Produced from Gewurztraminer grapes grown in the Shaal vineyard
375ml
$20.99   
Israeli Chardonnay with a rich golden color
750ml
$20.99   
quite refreshing!
750ml
$17.50   
Bright and fresh with an exotic tropical fruit quality
750ml
$27.99   

chardonnay

Chardonnay originated in France’s Burgundy region but has evolved to become the world’s most widely planted white grape varietal, grown across the world.  One of Chardonnay’s primary characteristics is its flavor neutrality, allowing it to assume hugely varying profiles based on the terroir in which it is grown, the oak in which it is fermented and/or aged and the winemaking techniques utilized to vinify it.  This attribute is behind the mass number of different styles of Chardonnay produced across the word from the crisp and mineral laced wines of Chablis to the buttery wines of California laced with gobs of tropical fruit.  That said, Chardonnay certainly seems to be at its best when grown in chalk and limestone, which grant it a mineral attribute that counters the fruit and can be incredibly refreshing while potentially remaining quite complex.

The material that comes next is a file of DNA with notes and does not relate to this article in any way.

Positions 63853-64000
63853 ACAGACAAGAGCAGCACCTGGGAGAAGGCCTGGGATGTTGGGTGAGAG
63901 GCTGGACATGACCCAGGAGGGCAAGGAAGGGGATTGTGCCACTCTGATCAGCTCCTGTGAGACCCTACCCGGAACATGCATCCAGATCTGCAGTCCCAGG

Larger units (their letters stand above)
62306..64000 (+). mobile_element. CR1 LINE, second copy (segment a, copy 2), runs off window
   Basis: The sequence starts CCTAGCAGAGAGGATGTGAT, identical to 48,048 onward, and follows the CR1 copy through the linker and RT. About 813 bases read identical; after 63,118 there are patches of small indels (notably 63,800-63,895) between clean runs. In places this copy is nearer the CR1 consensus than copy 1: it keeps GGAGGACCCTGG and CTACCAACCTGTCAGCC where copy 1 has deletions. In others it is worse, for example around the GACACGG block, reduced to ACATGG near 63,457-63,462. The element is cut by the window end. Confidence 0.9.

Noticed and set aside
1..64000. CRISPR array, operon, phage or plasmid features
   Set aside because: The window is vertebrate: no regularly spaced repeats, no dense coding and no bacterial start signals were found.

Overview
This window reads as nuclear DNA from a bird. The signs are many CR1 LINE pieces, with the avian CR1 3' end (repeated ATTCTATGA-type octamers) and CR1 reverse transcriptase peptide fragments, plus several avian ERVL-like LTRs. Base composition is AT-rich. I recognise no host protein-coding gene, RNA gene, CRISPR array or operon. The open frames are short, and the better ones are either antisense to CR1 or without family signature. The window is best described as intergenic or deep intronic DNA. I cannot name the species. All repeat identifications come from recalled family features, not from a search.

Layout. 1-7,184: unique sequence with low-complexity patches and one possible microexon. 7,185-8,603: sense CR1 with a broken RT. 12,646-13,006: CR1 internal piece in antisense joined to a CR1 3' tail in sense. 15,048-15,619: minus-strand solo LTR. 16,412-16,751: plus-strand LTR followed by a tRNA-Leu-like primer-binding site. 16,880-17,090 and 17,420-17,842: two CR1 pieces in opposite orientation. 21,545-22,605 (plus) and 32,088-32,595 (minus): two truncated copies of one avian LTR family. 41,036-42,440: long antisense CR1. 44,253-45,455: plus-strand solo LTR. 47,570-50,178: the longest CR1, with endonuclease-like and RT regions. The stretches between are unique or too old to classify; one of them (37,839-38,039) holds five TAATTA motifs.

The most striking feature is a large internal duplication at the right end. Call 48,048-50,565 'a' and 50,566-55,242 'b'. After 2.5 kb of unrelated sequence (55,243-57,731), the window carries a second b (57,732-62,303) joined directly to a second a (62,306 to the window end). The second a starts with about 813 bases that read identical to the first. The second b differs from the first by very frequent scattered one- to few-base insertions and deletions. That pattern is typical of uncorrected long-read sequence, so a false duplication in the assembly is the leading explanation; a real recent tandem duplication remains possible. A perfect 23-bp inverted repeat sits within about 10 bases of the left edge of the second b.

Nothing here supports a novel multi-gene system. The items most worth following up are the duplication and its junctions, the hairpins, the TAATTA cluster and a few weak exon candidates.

As Chardonnay ripens it rapidly loses its acidity, which is one of the reasons that Israel’s Chardonnay (which grows in a relatively hot climate) is somewhat lackluster, especially with respect to the crisp acidity typically required to counter the lush fruit, oak and buttery notes from undergoing malolactic fermentation (a second fermentation in which tart malic acid (the acid found in green apples) is converted to creamier lactic acid (the acid found in milk)).  Wines which have undergone malolactic fermentation tend to be rounder with creamier texture but somewhat lower acidity levels.  While most Chardonnay grown in Israel and California is subjected to barrel aging (and many of the French versions are oak-free), there are exceptions to every rule with Binyamina's unoaked Chardonnay being a successful version of this philosophy.